Like it's Old Latin predecessor, Jerome's translation was not cast in concrete. No sooner had he finished work than folks began modifying it.
Apparently, it was not too long before there were many improved versions of the Vulgate circulating. Gutenberg's press did not help the situation and soon even more new editions were being published.
And thus the three dozen or so voting members of the Council of Trent established the Vulgate as the official Bible of the Roman Catholic Church. The Decree Concerning the Edition, and the Use, of the Sacred Books, issued by the 4th Session of the Council of Trent, did not provide an authenticated version of the Vulgate, leaving that task in the hands of the Holy See. This proved to be a torturous process, as first one then another variant was produced.
Interesting, don't you think, that Protestant Reformation was midwife at the birth of the official Bible of the Roman Catholic Church? Like its cousin, the King James Bible of 1611, Toletus' final product was not free from error. Also in common with the KJV, there is an ongoing process to discover and correct errors in the Vulgate.
According to the good old boys at the 4th session of the Council of Trent, the Latin Vulgate was THE Bible to be used by the Catholic Church in the conduct of her religious affairs. In that there was no mention of any prohibition of the possession and private use of Bibles in the vernacular, one can but assume that they were still permitted at the time the decree was promulgated. And here is where we get another insight into the curious and often devious nature of Roman Catholic officialdom.
The 22nd session of the Council of Trent produced a fascinating document known as The Doctrine on the Most Holy Sacrifice of the Mass. This document justifies the use of theatrics and stage dressing during Catholic worship (Denzinger 943). What I find quite interesting is found in Chapter 8 of this document. This chapter bears the heading: (The Mass not to be Celebrated in the Vernacular, and its Mysteries to be Explained to the People) (Denzinger 946).
This is a thinly disguised effort to increase the Catholic faithful's dependence on the elitist RCC priesthood. No longer were Bibles in the vernacular to be used for Catholic worship, teaching, or discoursing. If at one time, vernacular Bibles were in use in the churches of non-Latin-speaking peoples, no longer would this be the case. Whereas before, the Mass may have been celebrated in the local language, thereby permitting the laity to understand and follow the proceedings, that no longer would be so. Now, the proceedings of the Mass would be conducted in Latin, and the Latin Bible would be the Bible used in the worship. Sure, priests would be required to explain a few things now and then, but this is a poor substitute for real-time understanding and subject to the whims and prejudices of the priest doing the explaining.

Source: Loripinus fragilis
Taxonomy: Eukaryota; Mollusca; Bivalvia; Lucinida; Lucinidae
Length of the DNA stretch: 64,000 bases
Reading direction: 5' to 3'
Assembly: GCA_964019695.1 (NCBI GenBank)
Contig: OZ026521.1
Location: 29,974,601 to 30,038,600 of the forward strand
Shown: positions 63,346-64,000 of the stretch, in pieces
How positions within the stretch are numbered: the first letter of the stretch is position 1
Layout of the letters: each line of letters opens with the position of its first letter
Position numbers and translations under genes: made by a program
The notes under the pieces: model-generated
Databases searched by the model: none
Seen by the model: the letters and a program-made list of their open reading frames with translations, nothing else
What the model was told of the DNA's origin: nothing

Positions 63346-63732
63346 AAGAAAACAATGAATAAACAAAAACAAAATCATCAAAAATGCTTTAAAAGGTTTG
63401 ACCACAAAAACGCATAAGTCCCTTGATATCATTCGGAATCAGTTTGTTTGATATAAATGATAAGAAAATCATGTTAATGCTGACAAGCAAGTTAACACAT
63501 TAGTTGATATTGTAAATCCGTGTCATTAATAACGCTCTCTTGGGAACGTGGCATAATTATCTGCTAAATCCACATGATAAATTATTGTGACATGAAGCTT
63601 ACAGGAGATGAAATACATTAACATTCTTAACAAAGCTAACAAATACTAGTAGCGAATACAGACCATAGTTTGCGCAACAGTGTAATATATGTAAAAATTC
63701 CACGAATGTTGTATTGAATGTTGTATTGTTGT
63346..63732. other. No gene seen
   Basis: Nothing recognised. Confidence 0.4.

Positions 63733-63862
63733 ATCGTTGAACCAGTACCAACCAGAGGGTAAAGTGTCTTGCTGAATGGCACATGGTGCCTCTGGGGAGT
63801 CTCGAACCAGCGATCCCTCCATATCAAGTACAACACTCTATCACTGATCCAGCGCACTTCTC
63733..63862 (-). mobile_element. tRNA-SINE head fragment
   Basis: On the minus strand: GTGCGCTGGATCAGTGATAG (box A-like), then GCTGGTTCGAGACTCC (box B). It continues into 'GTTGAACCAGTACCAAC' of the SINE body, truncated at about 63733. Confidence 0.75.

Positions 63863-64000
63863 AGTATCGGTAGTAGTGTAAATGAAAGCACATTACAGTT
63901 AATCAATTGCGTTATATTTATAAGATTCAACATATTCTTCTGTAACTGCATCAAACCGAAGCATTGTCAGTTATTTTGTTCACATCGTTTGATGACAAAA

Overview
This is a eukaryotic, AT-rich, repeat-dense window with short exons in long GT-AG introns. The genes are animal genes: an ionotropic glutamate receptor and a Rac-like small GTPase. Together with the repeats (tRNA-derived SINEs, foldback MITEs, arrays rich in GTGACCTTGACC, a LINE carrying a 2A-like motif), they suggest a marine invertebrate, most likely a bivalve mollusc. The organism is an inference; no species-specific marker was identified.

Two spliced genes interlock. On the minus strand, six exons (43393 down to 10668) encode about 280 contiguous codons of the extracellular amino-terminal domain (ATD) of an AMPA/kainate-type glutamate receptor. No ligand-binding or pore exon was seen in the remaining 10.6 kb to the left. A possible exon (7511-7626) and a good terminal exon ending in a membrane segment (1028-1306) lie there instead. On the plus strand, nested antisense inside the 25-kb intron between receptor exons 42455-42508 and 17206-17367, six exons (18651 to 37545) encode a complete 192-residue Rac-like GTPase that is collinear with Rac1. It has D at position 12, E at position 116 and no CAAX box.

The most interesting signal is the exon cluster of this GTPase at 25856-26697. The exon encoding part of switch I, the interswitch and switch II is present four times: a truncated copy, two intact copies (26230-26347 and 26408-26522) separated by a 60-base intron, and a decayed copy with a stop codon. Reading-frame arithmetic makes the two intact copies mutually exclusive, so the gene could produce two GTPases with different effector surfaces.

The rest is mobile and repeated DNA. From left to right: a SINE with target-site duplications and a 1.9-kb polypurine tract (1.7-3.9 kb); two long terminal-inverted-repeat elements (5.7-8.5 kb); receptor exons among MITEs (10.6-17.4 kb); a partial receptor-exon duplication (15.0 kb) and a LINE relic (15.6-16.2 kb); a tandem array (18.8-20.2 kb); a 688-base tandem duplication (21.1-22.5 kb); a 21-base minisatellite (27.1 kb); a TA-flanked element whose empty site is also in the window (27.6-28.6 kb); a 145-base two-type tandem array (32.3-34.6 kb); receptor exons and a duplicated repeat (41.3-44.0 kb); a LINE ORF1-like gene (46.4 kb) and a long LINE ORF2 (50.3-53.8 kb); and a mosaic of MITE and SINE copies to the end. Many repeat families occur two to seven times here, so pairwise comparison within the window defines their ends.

This was an infallible declaration of a General Council, promulgated by a reigning pope (Pius IV) and enforced by anathema (Denzinger 956). In the religious institution that boasts the motto Semper Idem (Always the Same), one would imagine that would be it. Right? Not so. Another General Council produced another defining document, promulgated by a reigning pope (Paul VI) that changes a lot of that.
The above changes may be seen in the New Order of Mass (Novus Ordo Missae) promulgated by the Apostolic Constitution Missale Romanum (3 April 1969).
The foregoing information is sufficient to demonstrate that the Always the Same Roman Catholic Church in actuality would be better known as the Always Changing Roman Catholic Church. The examples serve to show how dogma and practice of this venerable entity are not fixed but are instead subject to the whims of her rulers as they react to the changing mood of the times.
How different the Scriptures. God's revelation is the same today as it was when first the inspired writers were moved to take up their writing instruments. As far as God's written Word is concerned, what was sin in ages past remains sinful today. In the Roman Catholic way of doing things, what condemned a man to eternity in the fires of Hell yesterday is not even a daily sin today and what used to be enforced by anathema is now in opposition to the way things are being done today.
Hard to hit a moving target. Harder still to stay abreast of a moving dogma.
|Home | History Stuff | Catholic Stuff | PTG Forum|
(C) 1991-2010 Ron Loeffler